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I'm having a hard time convincing our architect that a Domain model should only have the essential elements of the business domain on it. Things like the fact that a class is persistable, that it needs logging and auditing and that it has a RESTful URI should not drive the domain model. They can be added later on, by using interfaces.

Ours is a healthcare information management system. At the very coarse level, its a system where users login and access their healthcare information. They can share this information with others and be custodian for others' information (think Roles). But because of a few sound bytes that caught on early- like "Everything should be a REST resource" - the model now has a top level class called Resource that every other class extends from.

I'm trying to make him see that the domain model should be driven by well defined concepts like User Account, HealthDocument, UserRole etc which are distinct entities of the business , with specific associations between them. Clubbing everything under Resource class lets our model be inflexible besides being potentially incorrect - if everything is a "resource", how does one depict the notion of "user accessing a resource".

But he wants me to show him why its a bad idea to do it his way. I don't know how to articulate that properly but all my OO instincts tell me that its just not right. Any thoughts?

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2 Answers 2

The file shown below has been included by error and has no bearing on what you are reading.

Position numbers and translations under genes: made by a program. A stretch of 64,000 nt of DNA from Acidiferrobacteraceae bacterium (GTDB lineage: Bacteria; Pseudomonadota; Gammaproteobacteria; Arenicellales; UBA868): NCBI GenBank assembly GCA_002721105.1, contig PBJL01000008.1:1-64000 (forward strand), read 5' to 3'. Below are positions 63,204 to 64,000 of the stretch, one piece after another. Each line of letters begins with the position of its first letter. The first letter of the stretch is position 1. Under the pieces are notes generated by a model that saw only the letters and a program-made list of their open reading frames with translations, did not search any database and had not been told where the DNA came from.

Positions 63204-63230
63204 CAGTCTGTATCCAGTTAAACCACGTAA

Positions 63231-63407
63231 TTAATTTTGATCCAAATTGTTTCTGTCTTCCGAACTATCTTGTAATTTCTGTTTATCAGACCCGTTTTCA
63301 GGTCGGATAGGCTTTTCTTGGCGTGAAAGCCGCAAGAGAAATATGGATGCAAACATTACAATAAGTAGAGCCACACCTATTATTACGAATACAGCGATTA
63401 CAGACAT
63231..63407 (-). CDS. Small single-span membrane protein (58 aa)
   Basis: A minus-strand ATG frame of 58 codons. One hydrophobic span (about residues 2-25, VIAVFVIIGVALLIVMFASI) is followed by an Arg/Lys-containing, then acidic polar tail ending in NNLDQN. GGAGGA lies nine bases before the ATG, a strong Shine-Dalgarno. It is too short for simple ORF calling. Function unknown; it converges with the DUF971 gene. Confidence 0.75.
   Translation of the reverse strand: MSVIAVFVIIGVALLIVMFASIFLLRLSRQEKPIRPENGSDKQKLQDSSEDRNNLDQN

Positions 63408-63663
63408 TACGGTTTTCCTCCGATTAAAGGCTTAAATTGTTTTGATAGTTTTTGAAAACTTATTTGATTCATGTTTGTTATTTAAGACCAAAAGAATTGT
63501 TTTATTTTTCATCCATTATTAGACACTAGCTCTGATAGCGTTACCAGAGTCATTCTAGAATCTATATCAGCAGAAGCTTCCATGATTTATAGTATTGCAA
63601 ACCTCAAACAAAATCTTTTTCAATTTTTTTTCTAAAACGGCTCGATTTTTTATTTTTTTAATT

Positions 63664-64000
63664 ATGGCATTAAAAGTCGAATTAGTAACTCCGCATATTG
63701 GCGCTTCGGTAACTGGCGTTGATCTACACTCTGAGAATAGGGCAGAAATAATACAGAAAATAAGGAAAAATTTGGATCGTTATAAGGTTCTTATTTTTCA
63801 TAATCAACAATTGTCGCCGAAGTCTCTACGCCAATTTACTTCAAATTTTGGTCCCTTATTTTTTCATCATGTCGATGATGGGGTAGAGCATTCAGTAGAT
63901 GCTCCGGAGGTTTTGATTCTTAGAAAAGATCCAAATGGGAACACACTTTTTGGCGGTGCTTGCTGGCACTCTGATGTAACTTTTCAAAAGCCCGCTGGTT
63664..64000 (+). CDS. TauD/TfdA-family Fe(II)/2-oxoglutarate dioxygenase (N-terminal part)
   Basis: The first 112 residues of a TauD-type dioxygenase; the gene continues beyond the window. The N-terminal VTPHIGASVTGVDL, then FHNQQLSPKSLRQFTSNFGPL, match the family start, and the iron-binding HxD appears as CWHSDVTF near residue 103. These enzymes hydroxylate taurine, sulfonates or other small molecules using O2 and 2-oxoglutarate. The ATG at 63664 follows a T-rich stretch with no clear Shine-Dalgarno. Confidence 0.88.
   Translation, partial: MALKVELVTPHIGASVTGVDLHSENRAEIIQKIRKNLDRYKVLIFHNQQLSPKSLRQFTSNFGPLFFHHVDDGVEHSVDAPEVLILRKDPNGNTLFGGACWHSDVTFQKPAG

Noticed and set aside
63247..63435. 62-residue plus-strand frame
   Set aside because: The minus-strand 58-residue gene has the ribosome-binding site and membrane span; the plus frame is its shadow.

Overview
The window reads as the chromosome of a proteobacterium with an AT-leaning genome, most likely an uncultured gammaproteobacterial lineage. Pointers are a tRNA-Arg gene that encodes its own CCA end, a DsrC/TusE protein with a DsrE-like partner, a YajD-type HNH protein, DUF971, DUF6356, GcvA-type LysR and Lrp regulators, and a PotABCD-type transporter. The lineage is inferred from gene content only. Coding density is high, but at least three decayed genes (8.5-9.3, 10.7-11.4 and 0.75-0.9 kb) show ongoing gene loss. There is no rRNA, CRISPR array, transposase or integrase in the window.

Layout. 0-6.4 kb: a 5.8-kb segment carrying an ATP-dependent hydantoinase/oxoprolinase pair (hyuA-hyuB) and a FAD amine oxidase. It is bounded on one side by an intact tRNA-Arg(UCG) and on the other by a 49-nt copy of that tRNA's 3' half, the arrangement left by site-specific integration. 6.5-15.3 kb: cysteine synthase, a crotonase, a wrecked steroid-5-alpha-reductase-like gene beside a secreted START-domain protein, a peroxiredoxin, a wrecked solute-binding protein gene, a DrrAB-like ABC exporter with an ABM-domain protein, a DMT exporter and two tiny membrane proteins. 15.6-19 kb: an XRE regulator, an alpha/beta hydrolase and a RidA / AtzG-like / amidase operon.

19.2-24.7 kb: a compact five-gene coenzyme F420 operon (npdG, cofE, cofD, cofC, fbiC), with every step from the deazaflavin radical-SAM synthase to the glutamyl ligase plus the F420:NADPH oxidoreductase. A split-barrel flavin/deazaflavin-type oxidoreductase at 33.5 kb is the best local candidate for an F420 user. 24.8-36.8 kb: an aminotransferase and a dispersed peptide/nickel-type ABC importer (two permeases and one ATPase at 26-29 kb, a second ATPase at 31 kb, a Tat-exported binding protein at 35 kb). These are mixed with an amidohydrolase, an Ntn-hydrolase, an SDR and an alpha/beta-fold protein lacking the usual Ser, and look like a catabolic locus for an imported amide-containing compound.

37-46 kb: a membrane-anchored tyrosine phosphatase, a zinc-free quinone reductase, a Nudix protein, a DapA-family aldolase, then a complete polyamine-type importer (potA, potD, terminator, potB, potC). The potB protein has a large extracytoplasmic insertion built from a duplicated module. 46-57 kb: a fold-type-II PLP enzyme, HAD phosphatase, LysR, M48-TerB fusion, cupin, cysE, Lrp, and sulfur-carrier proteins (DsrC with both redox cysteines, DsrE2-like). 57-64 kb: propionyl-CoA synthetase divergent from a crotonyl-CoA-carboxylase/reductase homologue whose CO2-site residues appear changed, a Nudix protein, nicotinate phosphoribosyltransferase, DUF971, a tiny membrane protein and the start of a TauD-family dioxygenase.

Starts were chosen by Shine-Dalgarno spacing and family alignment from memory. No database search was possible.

up vote 5 down vote accepted

I think you should fire your architect.

The fact that everything in REST is a resource does not mean that all your classes need to derive from "Resource"!

No, these implementation dependencies should not be part of a domain model. Remind your architect that the domain model should be the same, even if you implemented the code with a different technology, say, SOAP.

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IMHO from the OO standpoint, if you were modeling the system (not the software) you would have all the domain concepts and their relations and behaviour in the model. Domain model as in multitier architecture, Domain Driven Design and even Model View Controller is the implementation of exactly what I described. So domain model doesn't include any technical detail. What is this separation good for? Why to use it? One of the reasons is code legibility, once you separate the business logic from technical aspects, you can easily spot how one or the other works not being disturbed by the other one. Another reason is independence of the technical platform. From time to time it might be possible to require you system to undergo some technology changes, which will be easier when you have only to change it in one place. Another reason is the business agility - ability to change how the business logic (things specified in the system model) works without need of technology changes. This is use of separation of concerns OO design principle.

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